The present study introduces a revised adaptation of the “ethnic security dilemma” theory to explain the nature of antagonisms between the Greek and Turkish Cypriots in negotiations for resolving the Cyprus Question. The proposed theory accounts for security positions adopted by parties under conditions of fear and uncertainty. The indistinguishability of offensive-defensive positions and the perceived windows of opportunity have turned the negotiating process into a competitive cost-benefit problem marked by their distinct security considerations. Furthermore, the study develops a loss-framed negotiations model to illustrate likely choices when perceived costs outweigh the importance of prospective gains. The analysis concludes that although parties could be better off by cooperating, suspicion and distrust encourages defection by creating fears of prospective losses with regards to security.

Author Bio(s)

Dr. Pavlos I. Koktsidis (Adj. Lecturer, BA in Politics and International Relations, University of Lancaster; MA in Comparative Ethnic Conflict; PhD in Security and Conflict Analysis, Queen’s University of Belfast). He currently lectures on Foreign Policy, Conflict Resolution, Strategy Terrorism and War, and EU Foreign Policy in the Department of Social and Political Sciences, University of Cyprus. He has also taught on Comparative Politics of Developing Nations, International Organizations and International Security. He is associate researcher with the South Eastern Europe Research Centre (SEERC) where he supervises two doctoral research projects on Balkan Politics, Security, and Conflict and a research associate at the Hellenic Foundation for European and Foreign Policy in Athens (ELIAMEP). His research interests focus on Conflict Resolution, Terrorism and Insurgency. He is author of numerous publications in international peer-reviewed journals (Journal of Ethnopolitics, Eastern European Quarterly, Dynamics of Asymmetric Conflict, Civil Wars, Journal of Southeastern Europe), as well as of many policy-reports and book chapters. He is author of the book Strategic Rebellion: Ethnic Conflict in FYR Macedonia and the Balkans (Peter Lang 2012) and editor of the book Societies in Transition: Economic, Political and Security Transformations in Contemporary Europe (Springer 2015), and currently works on a new edited volume on Islamic Radicalism and the Rise of the Islamic State, with Routledge.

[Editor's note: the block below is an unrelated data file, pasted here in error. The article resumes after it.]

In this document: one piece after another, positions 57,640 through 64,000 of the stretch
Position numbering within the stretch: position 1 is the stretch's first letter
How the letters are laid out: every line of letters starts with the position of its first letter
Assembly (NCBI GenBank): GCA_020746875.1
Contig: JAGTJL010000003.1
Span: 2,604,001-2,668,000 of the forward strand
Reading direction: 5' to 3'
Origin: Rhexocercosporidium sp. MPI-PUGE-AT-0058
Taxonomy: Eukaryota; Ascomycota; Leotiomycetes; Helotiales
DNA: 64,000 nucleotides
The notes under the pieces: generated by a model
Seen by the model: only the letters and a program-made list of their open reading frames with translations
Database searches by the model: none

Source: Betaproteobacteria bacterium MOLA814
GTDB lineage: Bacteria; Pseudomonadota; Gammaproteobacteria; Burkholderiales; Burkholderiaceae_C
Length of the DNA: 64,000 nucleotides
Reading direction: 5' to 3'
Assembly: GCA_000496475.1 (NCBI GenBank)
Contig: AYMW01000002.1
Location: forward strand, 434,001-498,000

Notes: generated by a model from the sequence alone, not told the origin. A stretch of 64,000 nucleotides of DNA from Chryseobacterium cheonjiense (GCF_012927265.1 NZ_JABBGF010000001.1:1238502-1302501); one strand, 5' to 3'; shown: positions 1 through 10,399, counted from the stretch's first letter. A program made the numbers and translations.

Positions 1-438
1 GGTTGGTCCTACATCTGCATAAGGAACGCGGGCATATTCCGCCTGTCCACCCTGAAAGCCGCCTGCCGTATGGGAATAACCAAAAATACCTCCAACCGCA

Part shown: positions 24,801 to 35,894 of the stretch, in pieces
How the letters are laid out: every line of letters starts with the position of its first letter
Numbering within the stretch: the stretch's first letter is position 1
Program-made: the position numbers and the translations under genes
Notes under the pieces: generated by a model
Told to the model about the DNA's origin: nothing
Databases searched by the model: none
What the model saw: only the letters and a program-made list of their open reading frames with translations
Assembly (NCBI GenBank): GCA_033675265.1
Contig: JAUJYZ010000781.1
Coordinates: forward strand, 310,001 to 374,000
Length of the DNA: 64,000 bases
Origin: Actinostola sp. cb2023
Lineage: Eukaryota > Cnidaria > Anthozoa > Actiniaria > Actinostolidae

Cyprus Conflict, negotiations, security, ethnic conflict

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